It's not a big deal to install leather - anyone who has installed cork and vinyl and has done "better work," will have no problem at all with leather. The installation is slow - so it's expensive; we'll get back to that.
A lot of the time the installer will be selected by the designer or decorator, before giving you the job to install a floor that has cost the client about $8,000 for a 15-by-20-foot room, they want to be sure that you understand the nature of the product you're installing and they will ask you a lot of questions; a lot of the time it's because they don't know the answers. In order to install leather successfully, you really do have to understand the product. Depending on what part of the country you're in and the degree of difficulty of the installation, the price to install leather floor tile ranges from $5 per square foot to $25 per square foot with the average being $7.50 to $8.50 per square foot including adhesive. Waxing the tile upon completion is $1 to $1.50 per square foot; that's with the client's wax; if you buy the wax add it on.
Leather Floor Tile 101
At this time there are four or five companies that are aggressively selling leather floor tile. Installation specifications may vary, and you should, follow the manufacturer's recommendations - all leather is not created equal.
90 percent of all leather flooring is cowhide or steerhide; there are some buffalo hide tiles and there's someone out there who sells recycled leather tile. Top-quality leather floor tile is made from vegetable-tanned, aniline -dyed hides, which have been drum dyed so that the color goes all the way through the leather.
Sometimes tiles are top-sprayed and poly-coated to make custom colors.
Most leather floor tiles are about 1/8-inch thick (about 9-11 ounces per square foot) flexible but not limp. Leather floor tiles could have a textured surface that comes from embossing, or it could have a very smooth sensual feel to the surface. The back of the tile is generally slightly sueded to aid in gripping the adhesive. Leather floor tiles are die cut and available in lots of sizes from 3-by-3 inches up to 24-by-24 inches, with 12-by-12 and 18-by-18 inches being the most popular.
Tiles can be installed in a checker- board pattern, on the diagonal or straight, with or without a border, with or without inserts, in a herringbone pattern or any other custom layout. It cuts very easily and cleanly using a high-grade utility knife and a straightedge.
I can hear everyone thinking, "How can you walk on leather? Doesn't it scratch?" Leather floors (real leather floor tiles) scratch, dent, scuff and stain - That's the up side! That's the way leather gets beautiful. "Patina", a word that's often used when talking about leather, the dictionary says: "Patina: A natural material that grows more beautiful with age and use." Age and use; that's it! Leather is a natural product that's meant to be used. Put some wax on it and it takes on a warm glow and a unique character all its own. Think about an old leather briefcase or your grandmother's leather chair or your favorite old pair of leather boots. And then again, there are people that put a leather floor in the master bedroom and never wear shoes because walking barefoot on leather (skin to skin) makes everyone smile. They wax it once a month and it looks like it did when installed, except better, because real leather over time, develops a beautiful patina. A "real" leather floor will last for 50 plus years and look better every year. About 40 percent of all leather tile is sold for commercial use in expensive offices, conference rooms, desk tops and on stairs.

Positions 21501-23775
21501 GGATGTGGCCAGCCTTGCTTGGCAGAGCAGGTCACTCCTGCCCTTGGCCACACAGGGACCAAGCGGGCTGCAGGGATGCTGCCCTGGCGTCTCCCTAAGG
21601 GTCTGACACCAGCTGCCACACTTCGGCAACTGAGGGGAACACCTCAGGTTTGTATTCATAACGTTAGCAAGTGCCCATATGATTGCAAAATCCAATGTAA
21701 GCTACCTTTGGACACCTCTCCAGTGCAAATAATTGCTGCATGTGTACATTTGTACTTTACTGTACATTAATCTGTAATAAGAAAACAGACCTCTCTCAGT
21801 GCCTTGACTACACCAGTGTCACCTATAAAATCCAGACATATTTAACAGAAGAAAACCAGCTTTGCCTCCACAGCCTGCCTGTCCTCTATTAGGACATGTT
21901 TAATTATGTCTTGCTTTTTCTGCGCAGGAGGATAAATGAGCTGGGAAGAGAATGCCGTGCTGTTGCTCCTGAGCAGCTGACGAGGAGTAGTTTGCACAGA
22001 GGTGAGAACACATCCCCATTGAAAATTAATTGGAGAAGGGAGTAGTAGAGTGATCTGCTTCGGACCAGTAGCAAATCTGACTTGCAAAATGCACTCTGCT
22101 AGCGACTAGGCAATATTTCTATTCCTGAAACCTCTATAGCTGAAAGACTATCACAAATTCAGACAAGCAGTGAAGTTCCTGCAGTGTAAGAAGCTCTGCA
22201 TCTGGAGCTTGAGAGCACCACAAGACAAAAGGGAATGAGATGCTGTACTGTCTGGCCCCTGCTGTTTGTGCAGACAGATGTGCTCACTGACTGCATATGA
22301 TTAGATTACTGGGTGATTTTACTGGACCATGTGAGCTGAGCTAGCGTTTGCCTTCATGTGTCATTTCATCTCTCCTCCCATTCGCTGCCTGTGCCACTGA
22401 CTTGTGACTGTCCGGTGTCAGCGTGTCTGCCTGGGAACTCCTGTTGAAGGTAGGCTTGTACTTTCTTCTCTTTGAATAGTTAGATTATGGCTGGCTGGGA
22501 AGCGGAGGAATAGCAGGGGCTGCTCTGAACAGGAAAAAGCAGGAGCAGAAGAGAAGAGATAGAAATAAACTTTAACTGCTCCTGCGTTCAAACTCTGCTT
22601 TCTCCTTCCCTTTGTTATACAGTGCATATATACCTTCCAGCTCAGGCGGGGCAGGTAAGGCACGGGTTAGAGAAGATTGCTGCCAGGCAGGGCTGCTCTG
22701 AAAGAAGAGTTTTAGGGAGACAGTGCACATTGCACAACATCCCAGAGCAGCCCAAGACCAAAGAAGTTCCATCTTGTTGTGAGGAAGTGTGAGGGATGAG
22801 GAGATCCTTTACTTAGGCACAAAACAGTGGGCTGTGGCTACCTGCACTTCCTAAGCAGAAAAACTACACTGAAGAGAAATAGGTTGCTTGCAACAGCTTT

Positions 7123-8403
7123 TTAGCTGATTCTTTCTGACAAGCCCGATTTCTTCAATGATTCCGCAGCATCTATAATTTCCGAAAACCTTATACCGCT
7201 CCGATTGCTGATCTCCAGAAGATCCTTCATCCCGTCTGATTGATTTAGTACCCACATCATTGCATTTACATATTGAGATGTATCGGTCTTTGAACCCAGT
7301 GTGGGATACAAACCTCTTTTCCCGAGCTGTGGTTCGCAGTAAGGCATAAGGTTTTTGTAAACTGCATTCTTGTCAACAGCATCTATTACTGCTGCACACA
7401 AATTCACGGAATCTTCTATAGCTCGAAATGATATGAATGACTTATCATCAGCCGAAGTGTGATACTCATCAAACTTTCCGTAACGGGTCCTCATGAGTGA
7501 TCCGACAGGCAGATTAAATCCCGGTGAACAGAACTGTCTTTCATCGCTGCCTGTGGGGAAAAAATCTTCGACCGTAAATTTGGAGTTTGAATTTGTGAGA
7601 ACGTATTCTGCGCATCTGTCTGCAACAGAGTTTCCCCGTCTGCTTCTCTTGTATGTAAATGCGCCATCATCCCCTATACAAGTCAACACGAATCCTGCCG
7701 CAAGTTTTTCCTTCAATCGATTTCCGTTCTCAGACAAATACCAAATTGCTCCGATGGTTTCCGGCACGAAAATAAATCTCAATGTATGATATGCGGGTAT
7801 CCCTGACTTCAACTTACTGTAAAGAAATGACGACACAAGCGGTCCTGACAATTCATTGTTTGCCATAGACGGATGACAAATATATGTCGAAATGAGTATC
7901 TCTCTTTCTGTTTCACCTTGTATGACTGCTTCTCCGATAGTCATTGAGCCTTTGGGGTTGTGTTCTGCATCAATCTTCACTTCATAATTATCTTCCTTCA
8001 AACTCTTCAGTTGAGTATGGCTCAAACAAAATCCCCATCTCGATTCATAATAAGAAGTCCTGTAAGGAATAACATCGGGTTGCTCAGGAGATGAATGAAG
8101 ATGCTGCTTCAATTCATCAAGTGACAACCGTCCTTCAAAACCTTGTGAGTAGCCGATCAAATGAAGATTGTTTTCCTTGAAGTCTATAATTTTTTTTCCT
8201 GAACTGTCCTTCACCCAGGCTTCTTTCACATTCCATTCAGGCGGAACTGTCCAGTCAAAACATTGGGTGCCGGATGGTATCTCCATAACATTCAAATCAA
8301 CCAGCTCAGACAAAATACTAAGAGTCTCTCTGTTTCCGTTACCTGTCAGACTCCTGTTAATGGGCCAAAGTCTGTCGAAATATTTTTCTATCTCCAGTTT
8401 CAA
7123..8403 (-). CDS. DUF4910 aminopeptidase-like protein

Leather tile should arrive at the job site very well packaged with special attention to protecting the corners of the tile; if they are crunched a small wrinkle will form at the corner of the tile on the face of the leather and it will never go away. The leather is unpacked, unwrapped, opened and allowed to acclimate in the space it will be installed for three to five days, at the average temperature and humidity that the space will be maintained at. This aids in preventing shrinkage after the tile is installed. The larger the tile, the longer it takes to acclimate.
Leather tile can be glued to any uncoated, unpainted, oil free, clean, dry, wood or concrete surface. Painted or treated floors must be sanded so the adhesive has a good gripping surface and floors should also be free of all treatments, old adhesive or other contaminants that might act as a bond breaker.
Plywood and wood floors: Prior to installation, if required, the floor surface must be sanded, leveled, repaired and all holes and fill crevices with wood filler (than sand smooth). Any and all protrusions, nails, screw heads and the like must be below the floor level and patched. If you're installing a plywood floor, do not use Luann it has microscopic fibers on the surface that inhibit the glue from grabbing.